As a result of the U.S.-China showdown and the Russian invasion of Ukraine, discussing geopolitical issues has become all the rage in the media.
What we must keep in mind is that geopolitical discussions that emphasize confrontation has become significantly disconnected from economic realities. Of course, it is important to hold in-depth discussions on matters of economic security amid the growing geopolitical tensions. However, economic activities still go on and supply chains continue to function. To consider the future of Japan’s relationships with other Asian countries, particularly members of the Association of Southeast Asian Nations, we must first recognize that fact.
Although the decoupling of supply chains from China has made some progress with respect to some high-tech products using sensitive technologies, batteries, and rare earth-related products, the impact has so far barely appeared in aggregated trade statistics.
U.S. exports to China, particularly grains, energy, and semiconductors, increased from 2020 to 2021. Japanese exports to China also increased steeply in 2021, driven by exports of electronic parts and machinery. In recent years, Japan has strengthened export controls, but the number of export permits granted in 2020 increased by more than 10% to over 20 million, as the electronification of customs procedures has proceeded at the same time (according to data compiled by the Ministry of Finance).
Even though the division between China and the Western world may deepen further, the predominant view is that the decoupling will remain partial. The important thing to do is maintain economic dynamism and investment appetite even while guarding against future geopolitical crises.
In May 2022, the Indo-Pacific Economic Framework (IPEF), a U.S.-led plan to create a new economic area, was launched. In addition to Japan and the United States, the 14-nation IPEF includes seven of the 10 ASEAN member countries—excluding Cambodia, Laos and Myanmar—and South Korea, Australia, New Zealand, India and Fiji.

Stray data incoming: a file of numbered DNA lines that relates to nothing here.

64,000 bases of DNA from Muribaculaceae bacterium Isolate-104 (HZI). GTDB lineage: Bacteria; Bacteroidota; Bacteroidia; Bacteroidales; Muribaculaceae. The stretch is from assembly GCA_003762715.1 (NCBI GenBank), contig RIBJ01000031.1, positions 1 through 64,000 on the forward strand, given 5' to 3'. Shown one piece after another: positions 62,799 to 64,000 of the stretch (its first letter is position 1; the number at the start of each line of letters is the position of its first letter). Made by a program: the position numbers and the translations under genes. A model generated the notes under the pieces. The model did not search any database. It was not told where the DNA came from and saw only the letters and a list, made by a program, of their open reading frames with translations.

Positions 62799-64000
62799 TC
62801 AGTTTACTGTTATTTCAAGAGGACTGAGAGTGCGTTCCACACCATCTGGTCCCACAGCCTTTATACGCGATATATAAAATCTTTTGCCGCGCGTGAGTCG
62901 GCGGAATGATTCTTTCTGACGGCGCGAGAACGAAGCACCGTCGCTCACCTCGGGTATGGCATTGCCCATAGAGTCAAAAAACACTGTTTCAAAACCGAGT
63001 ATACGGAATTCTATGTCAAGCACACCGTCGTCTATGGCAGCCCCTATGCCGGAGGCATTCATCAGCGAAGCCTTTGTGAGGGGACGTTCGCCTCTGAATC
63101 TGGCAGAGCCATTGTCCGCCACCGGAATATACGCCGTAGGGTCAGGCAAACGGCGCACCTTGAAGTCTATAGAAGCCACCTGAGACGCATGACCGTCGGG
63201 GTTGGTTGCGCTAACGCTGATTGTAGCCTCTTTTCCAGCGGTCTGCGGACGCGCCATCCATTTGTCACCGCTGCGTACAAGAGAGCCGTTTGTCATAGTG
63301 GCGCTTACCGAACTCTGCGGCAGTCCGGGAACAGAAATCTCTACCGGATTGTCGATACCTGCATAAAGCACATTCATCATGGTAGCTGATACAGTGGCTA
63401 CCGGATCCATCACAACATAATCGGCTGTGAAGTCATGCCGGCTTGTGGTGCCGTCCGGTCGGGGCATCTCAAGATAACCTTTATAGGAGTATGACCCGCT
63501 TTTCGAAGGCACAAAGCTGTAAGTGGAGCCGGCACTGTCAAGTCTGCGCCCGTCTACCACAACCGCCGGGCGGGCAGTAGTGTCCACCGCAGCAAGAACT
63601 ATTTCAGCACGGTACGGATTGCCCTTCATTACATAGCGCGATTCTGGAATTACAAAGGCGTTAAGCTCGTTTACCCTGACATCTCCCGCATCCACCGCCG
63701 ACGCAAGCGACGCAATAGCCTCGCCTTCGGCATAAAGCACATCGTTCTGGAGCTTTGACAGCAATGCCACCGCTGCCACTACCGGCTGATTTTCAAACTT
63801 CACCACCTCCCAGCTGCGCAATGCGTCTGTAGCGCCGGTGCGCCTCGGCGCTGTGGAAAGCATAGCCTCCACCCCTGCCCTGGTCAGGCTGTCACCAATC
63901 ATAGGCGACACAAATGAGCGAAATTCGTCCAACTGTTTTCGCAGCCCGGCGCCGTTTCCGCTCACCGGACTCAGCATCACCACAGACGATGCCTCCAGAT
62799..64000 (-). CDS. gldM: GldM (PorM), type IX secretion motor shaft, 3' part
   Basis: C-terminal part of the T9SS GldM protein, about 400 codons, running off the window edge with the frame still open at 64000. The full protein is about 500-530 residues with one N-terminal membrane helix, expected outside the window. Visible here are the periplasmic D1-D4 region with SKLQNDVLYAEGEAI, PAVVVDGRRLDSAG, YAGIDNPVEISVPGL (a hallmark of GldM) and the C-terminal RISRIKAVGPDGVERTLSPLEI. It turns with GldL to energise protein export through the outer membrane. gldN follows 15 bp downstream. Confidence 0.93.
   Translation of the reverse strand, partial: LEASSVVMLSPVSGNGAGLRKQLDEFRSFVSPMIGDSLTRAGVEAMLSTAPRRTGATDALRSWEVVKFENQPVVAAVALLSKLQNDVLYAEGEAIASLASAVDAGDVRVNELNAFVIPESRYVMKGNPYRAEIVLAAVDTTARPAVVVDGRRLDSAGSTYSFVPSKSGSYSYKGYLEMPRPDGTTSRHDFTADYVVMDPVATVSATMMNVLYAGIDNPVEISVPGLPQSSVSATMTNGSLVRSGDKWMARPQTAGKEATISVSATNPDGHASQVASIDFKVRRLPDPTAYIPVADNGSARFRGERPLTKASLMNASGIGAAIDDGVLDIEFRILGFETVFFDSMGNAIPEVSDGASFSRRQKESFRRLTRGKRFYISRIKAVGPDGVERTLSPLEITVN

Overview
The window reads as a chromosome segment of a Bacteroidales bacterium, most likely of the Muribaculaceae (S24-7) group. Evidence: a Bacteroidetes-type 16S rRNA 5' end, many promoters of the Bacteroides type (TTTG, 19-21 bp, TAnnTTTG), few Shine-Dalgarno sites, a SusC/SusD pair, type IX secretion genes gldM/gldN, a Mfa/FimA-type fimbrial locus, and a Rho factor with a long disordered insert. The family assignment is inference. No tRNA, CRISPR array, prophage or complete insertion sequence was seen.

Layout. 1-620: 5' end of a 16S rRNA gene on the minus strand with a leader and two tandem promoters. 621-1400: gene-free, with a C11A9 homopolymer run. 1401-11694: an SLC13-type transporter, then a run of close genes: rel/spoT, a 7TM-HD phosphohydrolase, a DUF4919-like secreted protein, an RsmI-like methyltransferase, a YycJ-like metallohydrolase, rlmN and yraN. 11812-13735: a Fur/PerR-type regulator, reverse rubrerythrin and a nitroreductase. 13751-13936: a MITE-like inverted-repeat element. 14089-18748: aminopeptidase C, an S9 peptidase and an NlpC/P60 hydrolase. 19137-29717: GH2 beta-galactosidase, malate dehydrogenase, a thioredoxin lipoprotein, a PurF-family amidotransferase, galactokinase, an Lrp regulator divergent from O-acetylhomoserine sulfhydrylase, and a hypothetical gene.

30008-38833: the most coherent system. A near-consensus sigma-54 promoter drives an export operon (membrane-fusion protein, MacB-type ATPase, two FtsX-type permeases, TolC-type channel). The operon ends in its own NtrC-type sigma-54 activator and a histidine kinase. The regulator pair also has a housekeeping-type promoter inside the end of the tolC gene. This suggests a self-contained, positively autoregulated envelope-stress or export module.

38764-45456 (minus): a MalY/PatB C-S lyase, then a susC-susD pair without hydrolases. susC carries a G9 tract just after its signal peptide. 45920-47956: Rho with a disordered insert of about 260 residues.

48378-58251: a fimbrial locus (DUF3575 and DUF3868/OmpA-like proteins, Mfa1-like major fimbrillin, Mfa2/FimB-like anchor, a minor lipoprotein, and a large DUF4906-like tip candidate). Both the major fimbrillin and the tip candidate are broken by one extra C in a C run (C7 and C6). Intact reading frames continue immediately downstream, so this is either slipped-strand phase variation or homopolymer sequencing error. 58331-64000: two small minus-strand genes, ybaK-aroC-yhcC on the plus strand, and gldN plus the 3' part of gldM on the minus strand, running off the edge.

The IPEF is comprised of four policy pillars: trade; supply chains; clean energy, decarbonization and infrastructure; and tax and anti-corruption. In June and July, in-person and online ministerial meetings were held. To make this framework effective, active engagement by ASEAN countries in particular is essential.
The figure below shows the total value of goods exports and imports for all of the ASEAN countries in 2019-2021. Trade value declined only slightly in 2020 and recorded strong growth in 2021. In particular, the decline in exports was insignificant because of ASEAN countries’ successful early efforts to contain the COVIV-19 pandemic and also because the countries captured increased demand for products related to remote work and stay-at-home restrictions. Since the beginning of 2022, the ASEAN region has been hit by various economic shocks, including the expansion of infections due to new variants of COVID-19, the impact of China’s zero-COVID policy and the food and energy price upsurge, but on the whole, the ASEAN economy has maintained a sufficient level of dynamism.
A breakdown of ASEAN trade by trading partner shows that the share of intra-ASEAN trade in the region’s overall goods trade is in the lower 20% range in terms of both import and export. On the export side, major trading partners outside the region include China and the United States (with shares of 16% and 15%, respectively, in 2021), and on the import side, the largest trading partner outside the region is China (a share of 24% in 2021). Trade with Japan is small, with the Japanese share at 7% of ASEAN’s overall exports and at 8% in the region’s overall imports. When it comes to non-trade economic relationships, including direct investment and finance, Japan and other Western countries are more strongly involved with ASEAN. Nevertheless, it is clear that China has a huge presence over the ASEAN region.
The ASEAN countries well understand the potential policy risks related to China, and they are therefore engaging in a balancing act by deepening their economic ties with Western countries led by the United States. On the other hand, they wish to avoid being forced into a situation where they have to choose between the two superpowers.
The IPEF provides an important opportunity for Japan to show how it intends to engage with Asia, including ASEAN, in the future. One constraint is the absence of tariff concessions under the IPEF due to the United States’ domestic circumstances. Even so, Japan should not leave it to the United States to fix the details of the IPEF agreement but make efforts to ensure ASEAN engagement.